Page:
Tonight, I was scheduled to be on BBC Radio 5 to discuss Scottish independence and how Scots in the US view the ongoing debate raging across the United Kingdom.
At the last minute they canceled.
I was the “supporting independence” panelist. They couldn’t find a Scot in the US opposed. I am still more than willing to go on and discuss whenever one is found, but its not tonight.
So, since I wasn’t able to share my thoughts with my kinsmen back across the Pond, I thought I would blog them instead.
I support Scottish independence as long as we remain under the crown, as the Queen is as much Scotland’s Queen as she is England’s. I am also fully supportive of the ongoing dialogue taking place in the UK.
I commend Prime Minister Cameron for his passion on keeping the Union together, and I commend First Minister Salmon for his passion for Scottish independence. I would expect nothing less from either of them. And this dialogue is essential. Every aspect and impact of Scottish independence should be analyzed and studied. Solutions for the multi-faceted complexities involved should be planned for in detail.
I’m ok with not being able to vote. I was born there, and my heritage is fully Scottish, but I don’t live there and even though I promote Scotland as often as possible, both culturally and in business circles, I don’t live there. I would disagree with the Scottish National Party in that I believe any person registered to vote in Scotland, including expats who can vote in other UK and EU elections, should not have their rights denied in the most important referendum in 300 years. I see it as wrong to change the rules of the Scottish election rules–which currently don’t allow expats to vote–to include 16 and 17 year olds, but to not change them to include those Scots working overseas, or across the River Tweed, temporarily.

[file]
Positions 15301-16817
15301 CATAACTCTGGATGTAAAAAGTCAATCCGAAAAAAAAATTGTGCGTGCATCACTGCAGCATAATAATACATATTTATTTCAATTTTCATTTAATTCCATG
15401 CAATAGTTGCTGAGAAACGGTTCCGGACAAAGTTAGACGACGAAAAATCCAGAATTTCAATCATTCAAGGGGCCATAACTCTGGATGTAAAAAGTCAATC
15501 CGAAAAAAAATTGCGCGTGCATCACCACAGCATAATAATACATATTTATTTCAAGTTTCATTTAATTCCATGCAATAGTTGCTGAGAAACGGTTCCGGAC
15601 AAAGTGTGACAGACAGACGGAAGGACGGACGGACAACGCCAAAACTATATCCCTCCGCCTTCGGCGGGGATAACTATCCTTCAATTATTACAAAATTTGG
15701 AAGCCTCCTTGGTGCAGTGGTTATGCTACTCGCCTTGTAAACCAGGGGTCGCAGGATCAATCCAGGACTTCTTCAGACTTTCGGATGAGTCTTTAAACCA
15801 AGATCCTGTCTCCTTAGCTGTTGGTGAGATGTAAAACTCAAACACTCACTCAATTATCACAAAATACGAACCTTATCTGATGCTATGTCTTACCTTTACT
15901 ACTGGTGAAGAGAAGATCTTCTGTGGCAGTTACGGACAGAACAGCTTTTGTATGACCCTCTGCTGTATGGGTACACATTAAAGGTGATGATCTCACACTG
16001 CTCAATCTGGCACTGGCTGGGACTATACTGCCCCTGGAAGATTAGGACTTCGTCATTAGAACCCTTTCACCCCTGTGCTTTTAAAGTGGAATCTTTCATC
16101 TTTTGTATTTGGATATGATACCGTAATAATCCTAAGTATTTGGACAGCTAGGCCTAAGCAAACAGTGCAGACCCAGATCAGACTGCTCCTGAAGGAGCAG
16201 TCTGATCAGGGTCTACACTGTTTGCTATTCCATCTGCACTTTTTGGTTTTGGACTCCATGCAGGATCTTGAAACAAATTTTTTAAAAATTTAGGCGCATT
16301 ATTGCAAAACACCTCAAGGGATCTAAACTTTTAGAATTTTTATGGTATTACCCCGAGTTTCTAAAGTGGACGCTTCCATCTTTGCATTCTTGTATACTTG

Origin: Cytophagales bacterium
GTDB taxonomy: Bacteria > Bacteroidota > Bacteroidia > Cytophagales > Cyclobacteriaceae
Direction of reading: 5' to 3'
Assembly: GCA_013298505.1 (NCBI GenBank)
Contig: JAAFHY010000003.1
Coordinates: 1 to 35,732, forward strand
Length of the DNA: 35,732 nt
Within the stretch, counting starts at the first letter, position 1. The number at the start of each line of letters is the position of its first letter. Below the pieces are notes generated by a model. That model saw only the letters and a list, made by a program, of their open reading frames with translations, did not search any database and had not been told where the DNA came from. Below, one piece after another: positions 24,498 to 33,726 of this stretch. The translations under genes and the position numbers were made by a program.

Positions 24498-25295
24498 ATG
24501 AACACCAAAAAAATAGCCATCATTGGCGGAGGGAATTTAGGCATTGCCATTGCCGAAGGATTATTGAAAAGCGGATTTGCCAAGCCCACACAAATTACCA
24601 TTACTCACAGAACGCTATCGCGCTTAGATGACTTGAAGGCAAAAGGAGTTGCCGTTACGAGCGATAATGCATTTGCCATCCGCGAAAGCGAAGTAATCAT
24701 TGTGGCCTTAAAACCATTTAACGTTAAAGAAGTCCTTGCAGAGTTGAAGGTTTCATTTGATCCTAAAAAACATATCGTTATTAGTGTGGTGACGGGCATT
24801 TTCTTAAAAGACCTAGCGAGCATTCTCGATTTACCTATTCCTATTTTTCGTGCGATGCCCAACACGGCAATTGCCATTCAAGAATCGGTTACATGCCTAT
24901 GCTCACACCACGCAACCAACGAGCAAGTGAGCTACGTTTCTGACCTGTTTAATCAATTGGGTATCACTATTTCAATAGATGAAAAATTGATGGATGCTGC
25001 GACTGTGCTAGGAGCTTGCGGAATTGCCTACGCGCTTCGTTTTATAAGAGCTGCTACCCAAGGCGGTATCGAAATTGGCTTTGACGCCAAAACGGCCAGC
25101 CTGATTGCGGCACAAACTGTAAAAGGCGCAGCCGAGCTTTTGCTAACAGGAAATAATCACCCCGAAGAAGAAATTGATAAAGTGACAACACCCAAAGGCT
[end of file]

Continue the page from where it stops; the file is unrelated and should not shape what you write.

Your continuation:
Mark Sutherland, a Scottish native who runs a publishing company in the US, is one of many expats who supports this idea. “I have been in the US for more than 15 years, so I still wouldn’t get to vote, but those that can vote in other elections should not be denied their rights in the most important referendum for Scotland in 300 years,” he said. – Source: The Telegraph (United Kingdom)
I read the entire Consultation Document this evening, and I viewed all the speeches today. The SNP wants to wait until 2014 to hold the referendum, but PM Cameron is pushing for an earlier vote. On this issue, I disagree with the Prime Minister. This referendum is not something you want to rush into without a plan. And the dialogue that is taking place is healthy and necessary.
What I hope to see from the SNP prior to the referendum, and I don’t see it yet, is a very detailed plan on how transition will take place should the referendum result in a vote for independence–answering such questions as plans within the EU, economic growth, health care, military defense, etc. The calls for a vote as soon as possible by English and British politicians is unreasonable, and unwise. The conversation should continue, and there should be no unanswered questions by the time the referendum comes around.
And finally, there are many comments being made that Scotland is just too small to be independent. That’s ridiculous posturing. Tell Liechtenstein or Malta that. Or simply remind the UK government that they support self-determination for the Falkland Islands.
All people should have the right to self determination. Scotland’s people should have the right to self determination.
Because, a man’s a man for all that.
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